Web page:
Steve, 47, from Prestatyn, said: “They were blowing them up with conventional explosive to see what would happen in an accident. There were jets of molten plutonium squirting high in the air, and the fallout came back down into the sand and blew all over them. It was on their skin, in their eyes and in the food. They put up a wire fence and told the men to stay on one side. But the sand didn’t – it blew right through the wire.”
Steve told him that veterans had been ignored for decades, adding: “We need our faith restored in politicians. We need more than just a nod of the head and being brushed under the carpet again, we need action. It’s too late for my dad, he died in 2015, but he carried guilt because he blamed himself for me. That was unforgivable, for any civilised nation that will allow its men to die with that shame.”
Sir Keir was visibly moved to hear Steve had decided never to have children for fear of passing his deformities on, but had recently fallen in love, married, and had a healthy baby boy, Sascha, born just 8 weeks ago.
“When we went for the scans I was constantly worried about how long his limbs were, and when he was born I was checking him all over. All parents do that, I know. But when I was a baby I screamed like crazy because I had hydrocephaly and was in a lot of pain, so every time Sascha cries I worry if he’s developing it,” Steve told him.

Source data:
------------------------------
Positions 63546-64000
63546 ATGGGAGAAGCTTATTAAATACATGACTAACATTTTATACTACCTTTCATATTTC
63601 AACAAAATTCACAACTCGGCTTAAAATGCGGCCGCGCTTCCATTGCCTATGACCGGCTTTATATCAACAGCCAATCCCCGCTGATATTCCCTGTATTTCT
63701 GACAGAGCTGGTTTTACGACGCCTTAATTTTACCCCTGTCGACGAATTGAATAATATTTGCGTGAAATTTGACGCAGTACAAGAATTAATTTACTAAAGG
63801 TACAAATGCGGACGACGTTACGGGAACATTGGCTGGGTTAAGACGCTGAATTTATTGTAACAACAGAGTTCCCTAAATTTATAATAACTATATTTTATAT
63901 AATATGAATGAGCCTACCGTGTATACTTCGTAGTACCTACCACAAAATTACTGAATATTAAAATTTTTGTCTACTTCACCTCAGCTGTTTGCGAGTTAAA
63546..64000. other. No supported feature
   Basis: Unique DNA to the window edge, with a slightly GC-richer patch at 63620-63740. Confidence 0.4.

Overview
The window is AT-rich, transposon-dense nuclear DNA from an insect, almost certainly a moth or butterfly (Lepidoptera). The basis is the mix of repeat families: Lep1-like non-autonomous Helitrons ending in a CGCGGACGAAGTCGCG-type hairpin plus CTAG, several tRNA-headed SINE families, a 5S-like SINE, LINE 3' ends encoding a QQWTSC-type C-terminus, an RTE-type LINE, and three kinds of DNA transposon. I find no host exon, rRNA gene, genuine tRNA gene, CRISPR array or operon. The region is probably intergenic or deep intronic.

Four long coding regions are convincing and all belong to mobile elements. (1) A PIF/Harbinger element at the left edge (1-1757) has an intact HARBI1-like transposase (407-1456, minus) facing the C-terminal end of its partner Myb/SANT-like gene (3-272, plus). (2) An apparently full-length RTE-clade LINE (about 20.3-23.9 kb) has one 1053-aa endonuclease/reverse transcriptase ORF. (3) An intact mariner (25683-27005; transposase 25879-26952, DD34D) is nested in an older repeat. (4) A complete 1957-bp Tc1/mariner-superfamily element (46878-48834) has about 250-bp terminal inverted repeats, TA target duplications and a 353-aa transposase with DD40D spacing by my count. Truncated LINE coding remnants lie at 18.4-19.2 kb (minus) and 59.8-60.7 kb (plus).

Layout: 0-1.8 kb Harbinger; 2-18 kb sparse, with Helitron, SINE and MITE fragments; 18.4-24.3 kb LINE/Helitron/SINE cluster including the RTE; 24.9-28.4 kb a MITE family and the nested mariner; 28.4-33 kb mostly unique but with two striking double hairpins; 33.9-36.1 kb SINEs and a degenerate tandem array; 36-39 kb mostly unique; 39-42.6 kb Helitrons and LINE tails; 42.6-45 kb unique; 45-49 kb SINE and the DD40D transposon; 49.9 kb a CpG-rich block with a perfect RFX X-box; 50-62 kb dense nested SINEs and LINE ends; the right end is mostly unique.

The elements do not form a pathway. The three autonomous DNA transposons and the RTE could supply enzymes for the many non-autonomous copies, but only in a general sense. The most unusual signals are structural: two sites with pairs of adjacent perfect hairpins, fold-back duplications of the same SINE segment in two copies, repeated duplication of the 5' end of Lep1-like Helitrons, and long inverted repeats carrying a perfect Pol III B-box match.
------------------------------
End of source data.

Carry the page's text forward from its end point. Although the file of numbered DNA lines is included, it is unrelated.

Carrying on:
“And I know our kids have higher risks of cancer, so I’m going to be terrified about this for years to come, and when he has kids of his own.”
Sir Keir said: “I’d like to say a huge thank you for your service. The country owes you a debt of honour. And I’m sorry for what you and your families have been put through, not only with the testing, but the absolute failure to support, recognise or address what came afterwards, which just rubs salt in the wounds.
“The terrible decision to not award a medal was politically wrong, and morally completely wrong. The Prime Minister must now meet you, hear what you have to say, and do what it takes. We will support you all the way.”
The Mirror has campaigned for justice for the veterans since 1983 when they first came forward to reveal what had happened to ‘the babies of the bomb’. Prime Minister Margaret Thatcher ordered research into cancer rates but veterans say it is deeply flawed, as it failed to consider sterility, birth defects, and other life-limiting diseases.
The Mirror asked Sir Keir if he would stand by the veterans if he became Prime Minister. “Yes,” he said firmly. “I’ve seen too many examples of this sort of injustice.”
He spoke about the burden of lifelong harm from wondering about unborn children, and reacted with disbelief when told that, to qualify for a small war pension, nuclear veterans were asked to provide evidence of their own radiation dose.